6. What everyday thing are you better at than everyone else? What’s your secret?That’s a great question. I am the oldest of ten children and as you can imagine, with so many people in a house there was always a lot of chaos. I think I am pretty darn good at managing and being in a lot of chaos. Sometimes, I would say. it’s not even chaos. It’s just being able to be in a lot of activity and energy and being able to work in that. I feel really at home when there is a lot going on. Which is a good skill when you have a caseload of 60+ clients and a thriving group practice. Also, I don’t know if I would say I do this better than anybody else, but I am really proud of the way I have surrounded myself with really excellent people. My therapists, clients, and co-therapists are all amazing. I have been able to create this really awesome, big extended family out of my job.
7. What do you listen to while you work? If nothing, what about when you exercise or commute?I don’t have any music in the office anymore because of the whole Alexa thing, so when I am seeing clients I don’t listen to anything. When I workout, I listen to podcasts. I’m an entrepreneur as well as a clinician, so I’m constantly listening to entrepreneurial podcasts. I’m always interested in learning and growing and podcasts are a great way to do that. I listen to The Harvard Business Review podcast called HBR IdeaCast a lot. Some others include Stanford eCorner, The Art of Charm, Masters of Scale, and School of Greatness.
8. What are you currently reading/listening to? Or what might you recommend?A great book I am reading right now is a memoir by Tara Westover called Educated. It’s a really powerful story about a woman who was homeschooled in rural Idaho and ends up ultimately getting a degree from the University of Oxford. She talks about her journey and her experiences of trauma and abuse growing up and how she got to where she is today.
9. How do you recharge? What do you do when you’re not working?I love working out. We also take a lot of vacations. I’m heading to Iceland for spring break with my wife and kids. We have four children and my wife and I are always very busy. Honestly, just being at home with them is a really big recharge for me
10. If you could spend 15 minutes with anyone in the world, who would it be and what would you ask him/her?I’m not really sure about this one. I probably wouldn’t want to hang out with just one person. I’m a group guy. I’d want to throw a party and sit together with four or five people that changed the world and ask them about how they felt while they were doing it.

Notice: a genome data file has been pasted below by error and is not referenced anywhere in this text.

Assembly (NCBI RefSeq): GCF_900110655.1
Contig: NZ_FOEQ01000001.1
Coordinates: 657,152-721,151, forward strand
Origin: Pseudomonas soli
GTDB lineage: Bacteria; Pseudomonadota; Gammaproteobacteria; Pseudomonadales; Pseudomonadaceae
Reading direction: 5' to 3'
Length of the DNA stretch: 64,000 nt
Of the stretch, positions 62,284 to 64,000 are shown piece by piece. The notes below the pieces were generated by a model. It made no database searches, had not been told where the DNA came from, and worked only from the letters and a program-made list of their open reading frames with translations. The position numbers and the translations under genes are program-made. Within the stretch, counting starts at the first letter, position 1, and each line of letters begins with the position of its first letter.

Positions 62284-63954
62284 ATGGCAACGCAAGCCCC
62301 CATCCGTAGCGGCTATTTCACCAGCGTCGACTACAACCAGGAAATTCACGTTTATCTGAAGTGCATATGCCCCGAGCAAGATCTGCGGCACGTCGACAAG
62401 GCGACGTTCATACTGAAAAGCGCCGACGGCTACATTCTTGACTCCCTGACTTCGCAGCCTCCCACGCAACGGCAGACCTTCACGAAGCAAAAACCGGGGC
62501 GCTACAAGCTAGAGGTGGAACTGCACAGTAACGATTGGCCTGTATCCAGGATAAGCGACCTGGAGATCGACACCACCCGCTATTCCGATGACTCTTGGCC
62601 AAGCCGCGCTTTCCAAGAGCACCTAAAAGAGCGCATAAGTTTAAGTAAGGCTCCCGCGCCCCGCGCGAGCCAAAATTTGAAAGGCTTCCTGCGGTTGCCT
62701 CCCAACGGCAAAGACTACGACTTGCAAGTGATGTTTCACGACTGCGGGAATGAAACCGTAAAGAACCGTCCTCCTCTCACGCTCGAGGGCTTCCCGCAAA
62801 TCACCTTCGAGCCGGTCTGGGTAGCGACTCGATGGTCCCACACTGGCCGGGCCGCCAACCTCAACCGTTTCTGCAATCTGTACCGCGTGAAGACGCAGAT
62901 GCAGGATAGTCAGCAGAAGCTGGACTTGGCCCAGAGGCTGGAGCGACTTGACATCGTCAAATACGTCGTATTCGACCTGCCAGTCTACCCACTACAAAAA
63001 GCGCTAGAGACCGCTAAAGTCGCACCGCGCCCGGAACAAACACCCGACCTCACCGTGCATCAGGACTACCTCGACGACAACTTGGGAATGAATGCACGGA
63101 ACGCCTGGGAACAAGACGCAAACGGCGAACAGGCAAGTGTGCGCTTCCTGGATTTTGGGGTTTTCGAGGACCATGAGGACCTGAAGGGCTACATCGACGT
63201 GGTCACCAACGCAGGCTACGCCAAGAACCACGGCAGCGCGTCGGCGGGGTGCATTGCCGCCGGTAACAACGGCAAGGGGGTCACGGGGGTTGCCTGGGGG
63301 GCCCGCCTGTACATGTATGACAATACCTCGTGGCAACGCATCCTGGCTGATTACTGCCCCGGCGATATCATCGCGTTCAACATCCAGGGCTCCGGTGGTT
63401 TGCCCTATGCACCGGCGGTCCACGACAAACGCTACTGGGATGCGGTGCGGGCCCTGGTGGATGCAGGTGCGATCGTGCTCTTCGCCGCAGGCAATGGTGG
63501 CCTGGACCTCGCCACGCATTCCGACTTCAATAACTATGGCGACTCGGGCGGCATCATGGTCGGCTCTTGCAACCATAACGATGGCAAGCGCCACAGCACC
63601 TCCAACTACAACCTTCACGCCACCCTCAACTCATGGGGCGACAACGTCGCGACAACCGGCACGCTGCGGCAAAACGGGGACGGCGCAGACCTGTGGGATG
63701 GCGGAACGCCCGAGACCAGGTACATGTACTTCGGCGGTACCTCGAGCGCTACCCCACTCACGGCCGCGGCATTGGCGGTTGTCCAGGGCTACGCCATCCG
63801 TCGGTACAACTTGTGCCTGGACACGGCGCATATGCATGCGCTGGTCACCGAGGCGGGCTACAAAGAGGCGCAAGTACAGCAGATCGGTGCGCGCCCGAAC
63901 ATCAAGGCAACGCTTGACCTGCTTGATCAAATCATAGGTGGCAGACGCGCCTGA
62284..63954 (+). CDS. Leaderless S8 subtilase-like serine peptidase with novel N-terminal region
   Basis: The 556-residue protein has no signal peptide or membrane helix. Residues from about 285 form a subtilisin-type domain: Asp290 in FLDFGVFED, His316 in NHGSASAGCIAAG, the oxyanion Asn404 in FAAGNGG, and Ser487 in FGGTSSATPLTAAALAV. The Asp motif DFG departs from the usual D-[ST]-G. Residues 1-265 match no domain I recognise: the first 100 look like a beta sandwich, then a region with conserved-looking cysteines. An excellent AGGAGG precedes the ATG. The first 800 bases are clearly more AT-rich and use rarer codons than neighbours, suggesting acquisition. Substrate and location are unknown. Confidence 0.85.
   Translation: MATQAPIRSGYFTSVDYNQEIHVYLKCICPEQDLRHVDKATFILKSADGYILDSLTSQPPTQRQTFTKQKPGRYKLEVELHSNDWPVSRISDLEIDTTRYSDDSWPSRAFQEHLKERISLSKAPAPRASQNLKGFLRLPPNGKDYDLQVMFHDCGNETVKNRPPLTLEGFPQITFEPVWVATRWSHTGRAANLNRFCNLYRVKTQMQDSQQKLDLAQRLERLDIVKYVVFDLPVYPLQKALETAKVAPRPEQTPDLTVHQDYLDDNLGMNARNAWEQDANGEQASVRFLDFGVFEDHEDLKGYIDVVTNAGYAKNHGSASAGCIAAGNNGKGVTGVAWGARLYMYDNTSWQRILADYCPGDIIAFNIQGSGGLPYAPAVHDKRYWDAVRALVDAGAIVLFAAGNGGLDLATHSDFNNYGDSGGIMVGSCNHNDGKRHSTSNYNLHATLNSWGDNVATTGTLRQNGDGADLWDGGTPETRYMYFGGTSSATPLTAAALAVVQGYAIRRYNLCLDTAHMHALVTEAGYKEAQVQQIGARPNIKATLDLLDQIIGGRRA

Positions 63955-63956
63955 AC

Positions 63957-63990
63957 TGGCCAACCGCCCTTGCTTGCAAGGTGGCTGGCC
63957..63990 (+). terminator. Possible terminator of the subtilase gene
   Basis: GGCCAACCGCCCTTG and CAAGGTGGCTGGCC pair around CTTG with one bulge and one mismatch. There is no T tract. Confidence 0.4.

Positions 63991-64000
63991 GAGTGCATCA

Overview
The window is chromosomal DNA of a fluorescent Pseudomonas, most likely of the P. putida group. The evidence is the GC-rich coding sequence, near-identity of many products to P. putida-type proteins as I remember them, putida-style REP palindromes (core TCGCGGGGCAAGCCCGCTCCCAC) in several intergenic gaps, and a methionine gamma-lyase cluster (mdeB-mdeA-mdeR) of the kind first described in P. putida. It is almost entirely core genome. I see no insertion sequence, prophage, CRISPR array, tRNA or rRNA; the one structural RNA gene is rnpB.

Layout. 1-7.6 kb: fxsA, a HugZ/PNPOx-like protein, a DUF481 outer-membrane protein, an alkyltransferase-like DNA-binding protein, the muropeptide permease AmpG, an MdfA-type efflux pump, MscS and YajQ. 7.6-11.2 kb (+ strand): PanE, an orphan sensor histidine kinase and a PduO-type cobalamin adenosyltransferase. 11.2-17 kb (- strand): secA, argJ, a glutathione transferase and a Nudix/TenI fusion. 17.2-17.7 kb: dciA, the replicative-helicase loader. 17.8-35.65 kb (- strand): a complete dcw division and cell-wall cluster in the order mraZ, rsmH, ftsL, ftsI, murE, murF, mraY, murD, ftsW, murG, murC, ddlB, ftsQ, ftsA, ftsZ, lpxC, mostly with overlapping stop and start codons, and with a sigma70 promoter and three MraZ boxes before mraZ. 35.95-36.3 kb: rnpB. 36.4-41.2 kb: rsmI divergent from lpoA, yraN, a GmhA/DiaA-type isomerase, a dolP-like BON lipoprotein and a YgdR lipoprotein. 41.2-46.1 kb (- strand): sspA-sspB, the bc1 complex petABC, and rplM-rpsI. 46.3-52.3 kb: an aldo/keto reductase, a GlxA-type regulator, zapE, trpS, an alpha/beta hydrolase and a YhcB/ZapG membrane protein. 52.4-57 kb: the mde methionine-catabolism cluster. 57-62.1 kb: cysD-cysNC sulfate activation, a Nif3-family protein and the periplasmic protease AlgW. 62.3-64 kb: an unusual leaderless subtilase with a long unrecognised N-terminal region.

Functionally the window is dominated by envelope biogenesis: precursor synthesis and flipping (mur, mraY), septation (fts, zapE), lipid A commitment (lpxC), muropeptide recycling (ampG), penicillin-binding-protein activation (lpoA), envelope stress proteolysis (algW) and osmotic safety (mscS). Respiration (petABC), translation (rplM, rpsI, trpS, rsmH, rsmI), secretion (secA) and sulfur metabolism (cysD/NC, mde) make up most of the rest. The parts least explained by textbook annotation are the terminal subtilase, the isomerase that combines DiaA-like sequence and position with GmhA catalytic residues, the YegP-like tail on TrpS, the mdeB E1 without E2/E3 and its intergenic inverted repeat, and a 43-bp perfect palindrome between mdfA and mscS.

11. What’s the best advice you’ve ever received?You really should marry that girl.
12. Is there anything else you’d like to add that might be interesting to the readers?I have been obsessed with finding mentors. One of the things I forgot to tell you in my story is that in both my psychology and marriage and family therapy programs, I was one of the only men. There were very few men in the field in general, but especially in terms of my professors, there really was only one or two of them. So I really worked hard to find other professionals, particularly men, who I could talk to. I owe the success of my career to the collection of mentors that I’ve gotten to know, those people whom I have been in constant contact with throughout my career. Surrounding yourself early on with people who know more than you know, who have gone down the path you’re going down, is the biggest advantage you can have when you’re starting out.
13. Here’s a favorite question that I’ve stolen from Tim Ferriss’ podcast. What is one thing you’ve purchased recently under $100 that has significantly improved your life?Moviepass. I’ve recently bought it and I highly recommend it, it has been awesome. I’ve seen more movies with my wife–more date nights with her. I’ve seen more movies with my kids. I’m even going by myself on occasion–it’s been great.
Dr. Aaron Dodini is the owner of Dodini Behavioral Health in Arlington, Virginia. Check out his website here!